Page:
EGU General Assembly 2023
© Author(s) 2023. This work is distributed under
the Creative Commons Attribution 4.0 License.

Dynamics and facies analysis of Mid-Late Holocene reef systems in French Polynesia

Nadine Hallmann1, Gilbert Camoin1, Anton Eisenhauer2, Elias Samankassou3, Claude Vella1, Albéric Botella4, Glenn Milne4, Marc Humblet5, Juan Carlos Braga6, Jan Fietzke2, and Tyler Goepfert7
Nadine Hallmann et al.
  • 1Aix-Marseille Université, CNRS, IRD, INRAE, CEREGE, Aix-en-Provence, France (
  • 2GEOMAR Helmholtz-Zentrum für Ozeanforschung Kiel, Kiel, Germany
  • 3Department of Earth Sciences, University of Geneva, Geneva, Switzerland
  • 4Department of Earth and Environmental Sciences, University of Ottawa, Ottawa, Ontario, Canada
  • 5Department of Earth and Planetary Sciences, Nagoya University, Nagoya, Japan
  • 6Departamento de Estratigrafía y Paleontología, Universidad de Granada, Granada, Spain
  • 7School of Earth & Space Exploration, Arizona State University, Tempe, Arizona, USA

The detailed reconstruction of reef geometry, composition and evolution during the mid-late Holocene brings valuable information regarding coral reef dynamics and coastal processes during periods of higher sea level and wave energy regimes.

This study provides a high-resolution reconstruction of the reef growth history in French Polynesia and their response to low-amplitude, high-frequency relative sea-level (RSL) changes and associated environmental changes over the past 6,000 years. After the stabilisation of sea level at its present position, the newdevelopment of reef systems was initiated by the creation of accommodation space due to a glacio-eustatic sea-level rise from 6.0 to 4.1 kyr BP, and controlled by the antecedent topography of the islands. A single,short-lived sea-level highstand of less than one metre between 4.1 and 3.4 kyr BP is documented preceding a fall in sea level between 3.6 and 1.2 kyr BP. The reported RSL changes are characterized by slow rates ranging from a few tens of millimetres per year up to 2.5 mm/yr and by significant sea-level stability (stillstands) lasting more than a century and up to 250 years, defining a step-like pattern.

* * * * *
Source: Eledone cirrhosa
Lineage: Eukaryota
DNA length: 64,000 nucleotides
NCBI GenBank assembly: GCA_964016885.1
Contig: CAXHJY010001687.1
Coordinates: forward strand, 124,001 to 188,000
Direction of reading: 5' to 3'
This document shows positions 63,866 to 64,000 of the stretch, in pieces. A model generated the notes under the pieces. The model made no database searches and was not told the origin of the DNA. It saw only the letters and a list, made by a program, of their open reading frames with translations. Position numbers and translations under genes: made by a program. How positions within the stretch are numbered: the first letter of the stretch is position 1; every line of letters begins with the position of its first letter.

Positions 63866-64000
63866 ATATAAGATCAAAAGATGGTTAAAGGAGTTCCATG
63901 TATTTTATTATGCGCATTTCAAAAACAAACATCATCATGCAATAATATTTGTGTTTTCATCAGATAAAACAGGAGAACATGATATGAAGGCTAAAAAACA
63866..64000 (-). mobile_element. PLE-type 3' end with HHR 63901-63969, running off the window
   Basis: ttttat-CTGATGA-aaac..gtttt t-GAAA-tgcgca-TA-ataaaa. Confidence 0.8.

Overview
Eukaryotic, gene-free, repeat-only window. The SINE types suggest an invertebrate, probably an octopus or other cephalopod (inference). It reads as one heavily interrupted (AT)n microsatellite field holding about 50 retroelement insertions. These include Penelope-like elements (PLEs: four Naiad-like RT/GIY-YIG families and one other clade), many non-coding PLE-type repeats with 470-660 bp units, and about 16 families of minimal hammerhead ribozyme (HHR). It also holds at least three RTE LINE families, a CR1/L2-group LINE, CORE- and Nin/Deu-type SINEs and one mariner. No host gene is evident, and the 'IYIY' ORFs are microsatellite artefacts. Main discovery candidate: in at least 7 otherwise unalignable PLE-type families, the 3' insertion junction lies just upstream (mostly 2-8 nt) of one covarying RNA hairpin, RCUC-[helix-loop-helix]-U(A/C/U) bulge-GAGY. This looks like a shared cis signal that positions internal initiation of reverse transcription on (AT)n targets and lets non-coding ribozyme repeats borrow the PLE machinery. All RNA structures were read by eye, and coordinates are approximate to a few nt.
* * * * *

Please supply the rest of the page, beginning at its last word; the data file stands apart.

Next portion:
Regionally, the persistence of stable and optimal depositional environments over the last 6,000 years is demonstrated by the constant overall composition and diversity of reef communities and the almost continuouswidespread development of microatoll fields and reef flat units. The facies distribution as well as the lateral extension and shift of facies belts have been governed by variations in accommodation space, which are controlled by RSL changes and antecedent topography. The recurrent sea-level stillstands that punctuated the mid-late Holocene sea-level history have played a significant role in the development of dense reef frameworks.

The widespread development of mid-late Holocene reef deposits in coastal areas, especially reef flat units and storm conglomerate deposits, suggests that they have played a prominent role in the formation and shaping of modern islands and islets, creating significant topographic features that formed the foundations of these islands.

How to cite: Hallmann, N., Camoin, G., Eisenhauer, A., Samankassou, E., Vella, C., Botella, A., Milne, G., Humblet, M., Braga, J. C., Fietzke, J., and Goepfert, T.: Dynamics and facies analysis of Mid-Late Holocene reef systems in French Polynesia, EGU General Assembly 2023, Vienna, Austria, 24–28 Apr 2023, EGU23-4075,, 2023.